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Full-Text Articles in European History

Schmitt, Kimberly Anne (Fa 84), Manuscripts & Folklife Archives Nov 2001

Schmitt, Kimberly Anne (Fa 84), Manuscripts & Folklife Archives

FA Finding Aids

Finding aid and full-text scan of paper (Click on “Additional Files” below) for Folklife Archives Project 84 titled “A Life History of Mania Ritter” which includes interviews conducted by Schmitt with John and Mania Ritter. Mania Ritter discusses her Russian heritage, her experiences in French boarding schools and her life in France during World War II. Includes indexes, interviews on cassette tapes, transcriptions, as well as a paper describing a portion of the interviews. The interviews have been digitized and are in the WKU Sound Archives. The transcripts

are also located in TopSCHOLAR.


Review Of The Book In The Shadow Of The Polish Eagle: The Poles, The Holocaust And Beyond, John A. Drobnicki Oct 2001

Review Of The Book In The Shadow Of The Polish Eagle: The Poles, The Holocaust And Beyond, John A. Drobnicki

Publications and Research

Review of the book In the Shadow of the Polish Eagle: The Poles, the Holocaust and Beyond.


Weapons As Weapons: Another Northern Ireland Impasse, Editor Jul 2001

Weapons As Weapons: Another Northern Ireland Impasse, Editor

International Bulletin of Political Psychology

This article explores the psychology of weapons possession in the context of political conflict in Northern Ireland.


Ms-024: Papers Of The Major General Charles A. Willoughby, Jaclyn Campbell Jul 2001

Ms-024: Papers Of The Major General Charles A. Willoughby, Jaclyn Campbell

All Finding Aids

Major General Charles Andre Willoughby was born as Adolph C. Weidenbach in Heidelberg, Germany, March 8, 1892 to Baron T. von Tscheppe-Weidenbach of Baden, Germany, and Emmy Willoughby of Baltimore, Maryland. He attended several schools in both Germany and France, learning German, French, and Spanish, before moving to the United States to be with relatives in 1910. Willoughby enlisted in the Regular Army and was a private, corporal, and sergeant between 1910 and 1913, when he entered Gettysburg College. While at Gettysburg, he founded the college’s Reserve Officer Training Corps (ROTC). He graduated in 1914 and received his commission ...


The Return Of Assimilation? Changing Perspectives On Immigration And Its Sequels In France, Germany, And The United States, Rogers Brubaker Jun 2001

The Return Of Assimilation? Changing Perspectives On Immigration And Its Sequels In France, Germany, And The United States, Rogers Brubaker

Rogers Brubaker

This article argues that the massive differentialist turn of the last third of the twentieth century may have reached its peak, and that one can discern signs of a modest “return of assimilation”. The article presents evidence of this from the domain of public discourse in France, public policy in Germany, and scholarly research in the US. Yet what has “returned” is not the old, analytically discredited and politically disreputable “assimilationist” understanding of assimilation, but a more analytically complex and normatively defensible understanding. The article concludes by specifying the ways in which the concept of assimilation has been transformed.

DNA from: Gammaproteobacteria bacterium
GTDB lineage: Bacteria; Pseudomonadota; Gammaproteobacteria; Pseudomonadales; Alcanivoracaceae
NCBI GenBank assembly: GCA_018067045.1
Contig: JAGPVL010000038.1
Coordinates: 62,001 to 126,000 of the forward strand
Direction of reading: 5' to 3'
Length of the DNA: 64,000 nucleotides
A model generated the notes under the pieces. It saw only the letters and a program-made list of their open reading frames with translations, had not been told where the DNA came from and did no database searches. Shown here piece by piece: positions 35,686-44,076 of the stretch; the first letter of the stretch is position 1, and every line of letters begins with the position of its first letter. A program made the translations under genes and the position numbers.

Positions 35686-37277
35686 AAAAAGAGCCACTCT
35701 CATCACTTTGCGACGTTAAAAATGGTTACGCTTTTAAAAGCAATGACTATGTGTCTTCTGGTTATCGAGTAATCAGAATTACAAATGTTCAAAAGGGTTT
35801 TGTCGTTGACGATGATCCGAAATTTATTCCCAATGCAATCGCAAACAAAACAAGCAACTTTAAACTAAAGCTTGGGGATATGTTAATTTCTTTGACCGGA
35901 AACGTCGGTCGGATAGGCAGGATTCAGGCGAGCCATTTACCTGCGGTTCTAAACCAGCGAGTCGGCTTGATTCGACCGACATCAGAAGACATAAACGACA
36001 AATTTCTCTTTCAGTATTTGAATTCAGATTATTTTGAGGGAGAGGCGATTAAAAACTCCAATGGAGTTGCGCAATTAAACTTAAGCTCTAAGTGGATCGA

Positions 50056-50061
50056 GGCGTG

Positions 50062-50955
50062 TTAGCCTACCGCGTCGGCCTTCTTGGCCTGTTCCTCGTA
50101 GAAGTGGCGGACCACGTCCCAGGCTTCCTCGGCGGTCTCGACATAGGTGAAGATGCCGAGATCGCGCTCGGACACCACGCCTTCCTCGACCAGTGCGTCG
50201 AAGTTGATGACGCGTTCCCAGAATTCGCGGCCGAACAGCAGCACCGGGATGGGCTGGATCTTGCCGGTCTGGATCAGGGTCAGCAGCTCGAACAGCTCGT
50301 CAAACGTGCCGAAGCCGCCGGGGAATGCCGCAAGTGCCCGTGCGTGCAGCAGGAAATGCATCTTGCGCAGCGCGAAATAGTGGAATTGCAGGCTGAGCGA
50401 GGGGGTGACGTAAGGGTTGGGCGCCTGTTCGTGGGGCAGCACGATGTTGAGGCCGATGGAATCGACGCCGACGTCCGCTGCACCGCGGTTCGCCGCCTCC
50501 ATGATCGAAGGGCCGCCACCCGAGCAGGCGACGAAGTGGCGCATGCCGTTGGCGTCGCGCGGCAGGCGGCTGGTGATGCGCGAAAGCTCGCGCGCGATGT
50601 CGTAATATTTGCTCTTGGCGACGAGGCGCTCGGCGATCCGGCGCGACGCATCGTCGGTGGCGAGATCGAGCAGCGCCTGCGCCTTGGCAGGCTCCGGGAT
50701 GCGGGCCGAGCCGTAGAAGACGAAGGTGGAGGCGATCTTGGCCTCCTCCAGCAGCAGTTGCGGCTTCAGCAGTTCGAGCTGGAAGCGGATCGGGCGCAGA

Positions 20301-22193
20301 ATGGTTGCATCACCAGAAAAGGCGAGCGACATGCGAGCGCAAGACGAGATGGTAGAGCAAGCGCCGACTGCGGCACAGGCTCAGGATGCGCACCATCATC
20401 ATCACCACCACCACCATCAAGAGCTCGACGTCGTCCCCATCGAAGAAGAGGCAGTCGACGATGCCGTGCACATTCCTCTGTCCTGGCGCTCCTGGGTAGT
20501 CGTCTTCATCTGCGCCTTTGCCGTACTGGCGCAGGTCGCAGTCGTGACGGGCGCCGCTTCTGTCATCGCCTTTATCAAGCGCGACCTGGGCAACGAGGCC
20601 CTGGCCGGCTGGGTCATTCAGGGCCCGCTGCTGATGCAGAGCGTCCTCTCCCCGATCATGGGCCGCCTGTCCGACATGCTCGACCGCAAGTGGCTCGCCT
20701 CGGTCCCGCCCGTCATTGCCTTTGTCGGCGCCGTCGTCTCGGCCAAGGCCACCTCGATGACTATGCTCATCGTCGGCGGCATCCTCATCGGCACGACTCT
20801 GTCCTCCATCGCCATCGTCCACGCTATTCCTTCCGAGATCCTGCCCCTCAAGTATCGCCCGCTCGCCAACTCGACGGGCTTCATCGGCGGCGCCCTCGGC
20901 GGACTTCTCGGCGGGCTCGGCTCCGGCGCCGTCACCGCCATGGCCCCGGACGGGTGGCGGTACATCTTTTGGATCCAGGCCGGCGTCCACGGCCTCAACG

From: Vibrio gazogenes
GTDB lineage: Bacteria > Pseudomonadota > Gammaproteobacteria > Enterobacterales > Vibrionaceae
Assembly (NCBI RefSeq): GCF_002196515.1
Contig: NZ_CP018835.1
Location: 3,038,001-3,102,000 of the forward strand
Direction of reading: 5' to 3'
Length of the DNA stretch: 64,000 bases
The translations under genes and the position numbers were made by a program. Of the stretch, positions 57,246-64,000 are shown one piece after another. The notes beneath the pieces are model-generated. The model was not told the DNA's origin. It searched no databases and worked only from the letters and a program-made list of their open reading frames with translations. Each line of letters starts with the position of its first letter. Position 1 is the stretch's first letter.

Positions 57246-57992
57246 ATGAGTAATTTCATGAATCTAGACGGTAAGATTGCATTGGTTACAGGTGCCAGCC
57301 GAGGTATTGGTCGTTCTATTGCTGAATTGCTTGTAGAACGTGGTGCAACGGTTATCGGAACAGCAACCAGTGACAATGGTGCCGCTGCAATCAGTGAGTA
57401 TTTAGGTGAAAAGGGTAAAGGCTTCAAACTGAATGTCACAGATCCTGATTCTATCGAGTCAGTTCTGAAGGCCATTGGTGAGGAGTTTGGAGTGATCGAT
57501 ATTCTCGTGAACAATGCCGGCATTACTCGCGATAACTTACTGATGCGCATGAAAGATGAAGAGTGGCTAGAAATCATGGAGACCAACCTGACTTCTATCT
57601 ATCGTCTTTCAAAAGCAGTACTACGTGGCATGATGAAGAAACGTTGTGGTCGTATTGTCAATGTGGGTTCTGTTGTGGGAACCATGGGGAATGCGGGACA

A Tale Of Two Theories: Monopolies And Craft Guilds In Medieval England And Modern Imagination, Gary Richardson May 2001

A Tale Of Two Theories: Monopolies And Craft Guilds In Medieval England And Modern Imagination, Gary Richardson

Gary Richardson

No abstract provided.


Medicine And Health Care In Later Medieval Europe: Hospitals, Public Health,, And Minority Medical Practitioners In English And German Cities, 1250-1450, Anna Terry Jan 2001

Medicine And Health Care In Later Medieval Europe: Hospitals, Public Health,, And Minority Medical Practitioners In English And German Cities, 1250-1450, Anna Terry

Inquiry: The University of Arkansas Undergraduate Research Journal

Hospitals and individual caregivers helped meet the physical and psychological needs of medieval people, just as they do today. My overall objective is to explain social and individual responses to disease within the context of Christian theology and the urban community, focusing on England and Germany in the period between 1250 and 1450. First I investigate social responses to disease, including hospitals and public health ordinances. Christianity mandated the care of the afflicted, yet physical and mental illness was associated with sin and divine punishment. Urban authorities often attempted to deal with plague outbreaks by imposing quarantines and strict regulations ...


Conflict Of Rights And The Outbreak Of The First World War, Leo Katz Jan 2001

Conflict Of Rights And The Outbreak Of The First World War, Leo Katz

Faculty Scholarship at Penn Law

No abstract provided.